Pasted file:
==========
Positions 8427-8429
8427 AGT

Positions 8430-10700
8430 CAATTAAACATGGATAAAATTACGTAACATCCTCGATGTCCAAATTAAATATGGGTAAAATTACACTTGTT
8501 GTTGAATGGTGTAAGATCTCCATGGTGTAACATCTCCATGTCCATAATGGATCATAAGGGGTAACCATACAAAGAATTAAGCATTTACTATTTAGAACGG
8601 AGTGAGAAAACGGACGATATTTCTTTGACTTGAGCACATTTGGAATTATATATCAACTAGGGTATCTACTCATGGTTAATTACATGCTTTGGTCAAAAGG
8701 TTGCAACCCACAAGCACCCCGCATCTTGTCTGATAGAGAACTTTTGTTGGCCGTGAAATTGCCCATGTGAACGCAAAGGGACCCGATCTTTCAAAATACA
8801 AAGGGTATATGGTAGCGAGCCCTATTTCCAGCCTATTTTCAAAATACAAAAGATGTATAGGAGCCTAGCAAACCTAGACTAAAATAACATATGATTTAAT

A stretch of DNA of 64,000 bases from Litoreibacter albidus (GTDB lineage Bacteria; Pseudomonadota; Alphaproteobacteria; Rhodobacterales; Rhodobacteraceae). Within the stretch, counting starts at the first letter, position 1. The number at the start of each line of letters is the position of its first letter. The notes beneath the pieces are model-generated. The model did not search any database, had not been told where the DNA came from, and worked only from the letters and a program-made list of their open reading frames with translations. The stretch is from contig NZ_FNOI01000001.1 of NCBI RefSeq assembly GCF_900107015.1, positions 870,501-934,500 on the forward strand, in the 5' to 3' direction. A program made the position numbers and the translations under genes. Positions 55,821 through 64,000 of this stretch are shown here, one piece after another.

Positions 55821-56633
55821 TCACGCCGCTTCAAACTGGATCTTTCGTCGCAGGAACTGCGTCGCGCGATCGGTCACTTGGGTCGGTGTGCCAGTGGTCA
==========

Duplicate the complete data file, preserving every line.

Positions 8427-8429
8427 AGT

Positions 8430-10700
8430 CAATTAAACATGGATAAAATTACGTAACATCCTCGATGTCCAAATTAAATATGGGTAAAATTACACTTGTT
8501 GTTGAATGGTGTAAGATCTCCATGGTGTAACATCTCCATGTCCATAATGGATCATAAGGGGTAACCATACAAAGAATTAAGCATTTACTATTTAGAACGG
8601 AGTGAGAAAACGGACGATATTTCTTTGACTTGAGCACATTTGGAATTATATATCAACTAGGGTATCTACTCATGGTTAATTACATGCTTTGGTCAAAAGG
8701 TTGCAACCCACAAGCACCCCGCATCTTGTCTGATAGAGAACTTTTGTTGGCCGTGAAATTGCCCATGTGAACGCAAAGGGACCCGATCTTTCAAAATACA
8801 AAGGGTATATGGTAGCGAGCCCTATTTCCAGCCTATTTTCAAAATACAAAAGATGTATAGGAGCCTAGCAAACCTAGACTAAAATAACATATGATTTAAT

A stretch of DNA of 64,000 bases from Litoreibacter albidus (GTDB lineage Bacteria; Pseudomonadota; Alphaproteobacteria; Rhodobacterales; Rhodobacteraceae). Within the stretch, counting starts at the first letter, position 1. The number at the start of each line of letters is the position of its first letter. The notes beneath the pieces are model-generated. The model did not search any database, had not been told where the DNA came from, and worked only from the letters and a program-made list of their open reading frames with translations. The stretch is from contig NZ_FNOI01000001.1 of NCBI RefSeq assembly GCF_900107015.1, positions 870,501-934,500 on the forward strand, in the 5' to 3' direction. A program made the position numbers and the translations under genes. Positions 55,821 through 64,000 of this stretch are shown here, one piece after another.

Positions 55821-56633
55821 TCACGCCGCTTCAAACTGGATCTTTCGTCGCAGGAACTGCGTCGCGCGATCGGTCACTTGGGTCGGTGTGCCAGTGGTCA